Through history, by means of body language reading, when we add this research of modern scientists to the observations of sensitive people, we have a remarkable means of understanding others.
Nonverbal communication was the only language used all through the most of humanityâ€™s existence. There was absolutely no oral or written language for many centuries. So, body language was the only means of communication.
When language finally developed, people commonly let themselves to be abstracted from body communication. Some, though, continued to concentrate on nonverbal cues.
An ancient Chinese proverb warns, “look out for the man whose stomach doesn’t move when he laughs.” In the eighth century B.C., the prophet Isaiah commented, “The show of their countenance both witness against them.”
Face-to-face interaction comes from words by means of only a small portion of the understanding one gain. One well-known authority asserts that a mere 35 percent of the meaning of communication derives from words; the rest comes from body language.
In a widely quoted article that in situations he examined, Researcher Albert Mehrabian stated only 7 percent of the impact was verbal – the remaining 93 percent was nonverbal.
You may question the specific percentages arrived at by these researchers, but few people argue the common direction of their findings – that body language is a very vital means of communication. You easily put the whole thing into this statement: No words are as clear as the language of body expression once one has learned to read it.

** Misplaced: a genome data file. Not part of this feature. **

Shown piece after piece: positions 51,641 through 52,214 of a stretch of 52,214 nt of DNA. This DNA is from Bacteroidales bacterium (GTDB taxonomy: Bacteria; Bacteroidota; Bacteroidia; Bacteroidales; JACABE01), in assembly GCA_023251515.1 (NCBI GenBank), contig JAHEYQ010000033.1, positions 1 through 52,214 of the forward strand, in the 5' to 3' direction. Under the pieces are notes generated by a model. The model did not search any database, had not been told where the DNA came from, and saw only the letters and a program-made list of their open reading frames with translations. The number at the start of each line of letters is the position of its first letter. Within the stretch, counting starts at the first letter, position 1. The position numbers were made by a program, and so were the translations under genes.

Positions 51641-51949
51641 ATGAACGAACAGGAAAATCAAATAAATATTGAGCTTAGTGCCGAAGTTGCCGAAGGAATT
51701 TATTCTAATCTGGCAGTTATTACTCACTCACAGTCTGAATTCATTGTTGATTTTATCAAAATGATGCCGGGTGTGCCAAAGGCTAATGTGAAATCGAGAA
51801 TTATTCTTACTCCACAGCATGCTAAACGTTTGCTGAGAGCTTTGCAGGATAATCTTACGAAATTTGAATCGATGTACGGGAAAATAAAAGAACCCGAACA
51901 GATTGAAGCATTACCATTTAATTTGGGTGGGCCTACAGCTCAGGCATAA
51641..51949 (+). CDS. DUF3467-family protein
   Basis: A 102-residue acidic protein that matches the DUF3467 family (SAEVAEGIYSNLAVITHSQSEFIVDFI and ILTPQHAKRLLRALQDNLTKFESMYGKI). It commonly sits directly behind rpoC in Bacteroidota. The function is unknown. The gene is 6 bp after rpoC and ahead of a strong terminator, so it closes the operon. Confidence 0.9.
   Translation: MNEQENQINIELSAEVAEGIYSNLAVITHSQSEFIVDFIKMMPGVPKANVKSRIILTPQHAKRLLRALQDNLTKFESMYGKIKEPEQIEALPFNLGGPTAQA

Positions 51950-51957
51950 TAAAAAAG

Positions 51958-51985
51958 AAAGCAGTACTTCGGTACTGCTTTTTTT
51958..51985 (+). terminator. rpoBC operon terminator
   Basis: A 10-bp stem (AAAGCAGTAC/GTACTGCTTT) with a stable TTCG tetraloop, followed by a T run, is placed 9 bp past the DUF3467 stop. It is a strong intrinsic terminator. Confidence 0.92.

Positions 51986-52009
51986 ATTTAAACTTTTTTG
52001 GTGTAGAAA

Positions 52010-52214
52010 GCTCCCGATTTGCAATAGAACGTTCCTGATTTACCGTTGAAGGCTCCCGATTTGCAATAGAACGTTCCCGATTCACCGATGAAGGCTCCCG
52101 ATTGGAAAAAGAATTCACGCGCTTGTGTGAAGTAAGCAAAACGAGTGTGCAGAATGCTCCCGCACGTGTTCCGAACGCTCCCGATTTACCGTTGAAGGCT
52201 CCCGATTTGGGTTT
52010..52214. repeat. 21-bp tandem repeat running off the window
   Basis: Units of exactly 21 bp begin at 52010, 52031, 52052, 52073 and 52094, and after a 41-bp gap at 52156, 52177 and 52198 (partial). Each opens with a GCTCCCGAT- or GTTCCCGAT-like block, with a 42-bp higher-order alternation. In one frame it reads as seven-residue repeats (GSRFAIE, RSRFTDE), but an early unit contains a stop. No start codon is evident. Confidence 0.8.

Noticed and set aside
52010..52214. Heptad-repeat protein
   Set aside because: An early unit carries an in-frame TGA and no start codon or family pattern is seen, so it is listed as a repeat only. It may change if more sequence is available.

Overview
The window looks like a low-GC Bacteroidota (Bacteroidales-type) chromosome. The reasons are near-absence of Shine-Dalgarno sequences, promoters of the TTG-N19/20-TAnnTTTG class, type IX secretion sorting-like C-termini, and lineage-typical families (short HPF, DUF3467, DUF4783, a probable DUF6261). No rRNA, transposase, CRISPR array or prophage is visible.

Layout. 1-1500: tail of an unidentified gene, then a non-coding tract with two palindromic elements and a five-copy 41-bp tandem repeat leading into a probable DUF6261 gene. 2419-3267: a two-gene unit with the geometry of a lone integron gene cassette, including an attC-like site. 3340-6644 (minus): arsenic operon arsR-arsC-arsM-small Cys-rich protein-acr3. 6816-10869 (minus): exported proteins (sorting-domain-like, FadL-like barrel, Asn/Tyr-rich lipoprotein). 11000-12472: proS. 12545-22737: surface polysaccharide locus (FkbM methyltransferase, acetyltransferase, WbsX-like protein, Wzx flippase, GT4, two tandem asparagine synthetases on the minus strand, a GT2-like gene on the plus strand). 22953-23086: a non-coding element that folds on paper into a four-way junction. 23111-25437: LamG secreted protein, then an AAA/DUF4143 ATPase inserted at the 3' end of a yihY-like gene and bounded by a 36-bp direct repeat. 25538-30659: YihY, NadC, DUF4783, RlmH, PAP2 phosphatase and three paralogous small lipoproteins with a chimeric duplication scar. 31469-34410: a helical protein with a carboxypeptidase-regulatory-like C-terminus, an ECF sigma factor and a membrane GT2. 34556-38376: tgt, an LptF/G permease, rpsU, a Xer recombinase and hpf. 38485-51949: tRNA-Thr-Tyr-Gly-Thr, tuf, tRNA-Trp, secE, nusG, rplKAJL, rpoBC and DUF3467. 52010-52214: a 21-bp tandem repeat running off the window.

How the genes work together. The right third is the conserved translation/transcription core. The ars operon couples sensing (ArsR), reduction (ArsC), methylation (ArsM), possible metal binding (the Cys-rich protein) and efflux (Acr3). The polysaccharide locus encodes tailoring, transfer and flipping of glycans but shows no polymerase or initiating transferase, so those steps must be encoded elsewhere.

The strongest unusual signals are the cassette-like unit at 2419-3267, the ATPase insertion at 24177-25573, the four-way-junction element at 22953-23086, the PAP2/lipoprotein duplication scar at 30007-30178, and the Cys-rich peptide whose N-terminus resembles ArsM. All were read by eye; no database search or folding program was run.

Did you know that a person cannot stop communicating, although he or she may make a decision to stop talking, it is not possible for her to stop behaving.
The behavior of a person – their facial expressions, posture, gestures, and other actions – offer a continuous stream of information and a constant source of clues to the feelings they are experiencing. Therefore, one of the most important skills of good listening is the reading of body language.
Never Negotiate Without Being Prepared
It cannot be emphasized enough that preparation is the key to successful negotiation. Every minute you put into preparing will be rewarded many times over as you go through your negotiations.